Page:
I wouldn't think so. At the moment there is no gene test that I would recommend on a general basis. Either the results are ambiguous or the statistics derived are too impractical. What is someone meant to do with the prognosis that they have a seven percent chance of developing early-onset Alzheimer's? That would only worry them unnecessarily. Some people have committed suicide in the past following the results of gene tests. Naturally, in the case of certain disorders that can be avoided or influenced and that are known to run in the family, a reliable gene test is always an option. Here, too, however, this step needs to be given careful consideration.
Once cancer has been diagnosed, there is at least the good news that one in every two cases is cured.
Depending on whether you're dealing with breast cancer, leukaemia or a brain tumour, the journey can be very different. Cancer is not just one illness, but rather a generic term encompassing more than 200 different diseases. For that reason, statements about cancer need to be considered in context, even if today in general more than one half of those affected recover.
But we have come a long way in the past few decades.
A very long way! There are more and more forms of cancer that are no longer life-limiting and do not develop into a chronic condition. Many chemotherapy treatments are much more tolerable today than they were before and have become much shorter. Often, four to six months are sufficient. In the past, patients didn't know whether the treatment would take one or two years.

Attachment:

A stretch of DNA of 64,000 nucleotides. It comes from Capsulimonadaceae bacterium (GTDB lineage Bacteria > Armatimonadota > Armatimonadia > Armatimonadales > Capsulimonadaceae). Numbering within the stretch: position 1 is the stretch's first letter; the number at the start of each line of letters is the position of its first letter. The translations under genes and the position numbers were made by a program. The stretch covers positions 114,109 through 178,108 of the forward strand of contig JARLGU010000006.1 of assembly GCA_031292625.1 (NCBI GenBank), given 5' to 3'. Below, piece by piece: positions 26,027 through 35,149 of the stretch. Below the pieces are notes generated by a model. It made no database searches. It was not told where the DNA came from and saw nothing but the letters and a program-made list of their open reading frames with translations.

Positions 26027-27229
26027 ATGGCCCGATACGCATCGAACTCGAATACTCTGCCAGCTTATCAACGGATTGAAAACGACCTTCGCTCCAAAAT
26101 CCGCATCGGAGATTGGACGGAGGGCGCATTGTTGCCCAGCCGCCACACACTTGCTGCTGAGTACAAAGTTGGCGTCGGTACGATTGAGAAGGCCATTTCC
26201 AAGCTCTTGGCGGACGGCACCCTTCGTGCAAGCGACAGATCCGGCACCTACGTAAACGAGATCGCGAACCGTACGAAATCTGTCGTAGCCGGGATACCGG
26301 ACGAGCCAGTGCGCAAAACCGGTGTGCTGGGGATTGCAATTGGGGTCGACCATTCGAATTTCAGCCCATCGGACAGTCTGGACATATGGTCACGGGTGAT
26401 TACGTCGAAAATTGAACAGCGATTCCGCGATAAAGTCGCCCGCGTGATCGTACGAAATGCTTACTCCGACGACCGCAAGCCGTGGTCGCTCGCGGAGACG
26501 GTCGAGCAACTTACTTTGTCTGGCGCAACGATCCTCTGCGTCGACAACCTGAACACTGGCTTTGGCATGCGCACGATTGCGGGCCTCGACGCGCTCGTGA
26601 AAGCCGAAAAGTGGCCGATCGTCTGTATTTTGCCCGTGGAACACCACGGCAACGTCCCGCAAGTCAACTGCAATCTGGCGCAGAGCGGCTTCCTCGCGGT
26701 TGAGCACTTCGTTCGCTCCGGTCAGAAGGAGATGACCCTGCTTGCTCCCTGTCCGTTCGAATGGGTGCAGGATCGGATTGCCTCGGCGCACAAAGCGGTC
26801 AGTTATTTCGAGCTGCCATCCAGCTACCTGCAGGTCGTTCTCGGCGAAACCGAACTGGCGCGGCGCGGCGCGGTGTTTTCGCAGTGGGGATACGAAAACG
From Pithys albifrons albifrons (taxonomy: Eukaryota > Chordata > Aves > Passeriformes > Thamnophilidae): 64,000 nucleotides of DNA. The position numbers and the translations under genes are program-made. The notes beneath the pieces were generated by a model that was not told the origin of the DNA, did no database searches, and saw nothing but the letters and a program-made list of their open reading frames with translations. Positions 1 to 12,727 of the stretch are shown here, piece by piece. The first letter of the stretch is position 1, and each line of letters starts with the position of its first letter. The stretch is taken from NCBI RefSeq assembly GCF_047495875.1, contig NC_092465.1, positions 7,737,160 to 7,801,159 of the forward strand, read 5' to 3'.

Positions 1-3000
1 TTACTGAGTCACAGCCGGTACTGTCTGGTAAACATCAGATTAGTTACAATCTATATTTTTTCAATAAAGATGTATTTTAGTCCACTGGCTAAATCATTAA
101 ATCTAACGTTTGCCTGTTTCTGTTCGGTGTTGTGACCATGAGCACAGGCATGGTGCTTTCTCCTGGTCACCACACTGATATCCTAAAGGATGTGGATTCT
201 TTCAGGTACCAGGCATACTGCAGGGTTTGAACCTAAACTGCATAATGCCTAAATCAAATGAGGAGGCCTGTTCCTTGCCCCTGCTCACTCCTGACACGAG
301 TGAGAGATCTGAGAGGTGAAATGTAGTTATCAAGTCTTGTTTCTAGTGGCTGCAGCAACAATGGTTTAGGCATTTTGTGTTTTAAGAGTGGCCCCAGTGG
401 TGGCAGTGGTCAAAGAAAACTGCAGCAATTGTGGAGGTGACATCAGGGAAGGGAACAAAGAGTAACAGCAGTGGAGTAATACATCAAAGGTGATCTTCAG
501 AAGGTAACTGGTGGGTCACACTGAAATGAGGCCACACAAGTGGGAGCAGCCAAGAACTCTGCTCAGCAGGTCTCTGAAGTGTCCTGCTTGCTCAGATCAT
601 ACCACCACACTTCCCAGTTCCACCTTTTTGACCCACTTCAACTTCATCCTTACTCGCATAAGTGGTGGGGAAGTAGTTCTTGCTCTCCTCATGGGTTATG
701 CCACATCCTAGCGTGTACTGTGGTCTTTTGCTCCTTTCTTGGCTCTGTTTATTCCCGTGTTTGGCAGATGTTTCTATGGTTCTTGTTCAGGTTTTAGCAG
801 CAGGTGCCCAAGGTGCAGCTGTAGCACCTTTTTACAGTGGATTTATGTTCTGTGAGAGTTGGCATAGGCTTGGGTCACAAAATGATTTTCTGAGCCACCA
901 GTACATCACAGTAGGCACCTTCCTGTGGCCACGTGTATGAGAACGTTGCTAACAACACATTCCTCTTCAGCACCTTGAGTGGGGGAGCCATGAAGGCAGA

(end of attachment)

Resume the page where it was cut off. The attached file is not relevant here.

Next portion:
What should patients bear in mind when embarking on a course of treatment?
It is important that you go to a clinic where surgeons, anaesthetists, oncologists, radiologists, pathologists and the postoperative team work well together. Specialists must see the patients often and be intimately acquainted with their cases. Ideally, treatment should be sought in special centres at university and cantonal hospitals, or in private hospitals that are adequately specialised in the type of cancer in question and where each case is discussed by an interdisciplinary team.
How can you find these as a patient?
In Switzerland, there are quality standards for breast centres. These clinics have to comply with specific quality requirements in line with international standards. Additional certifications for centres that specialise in treating colon and lung cancer are in discussion. I would welcome it if, in future, health insurers would also give greater consideration to quality aspects and ensure that their clients get the best possible care. Health insurers have a wealth of data at their disposal and know which hospitals are better at their job than others.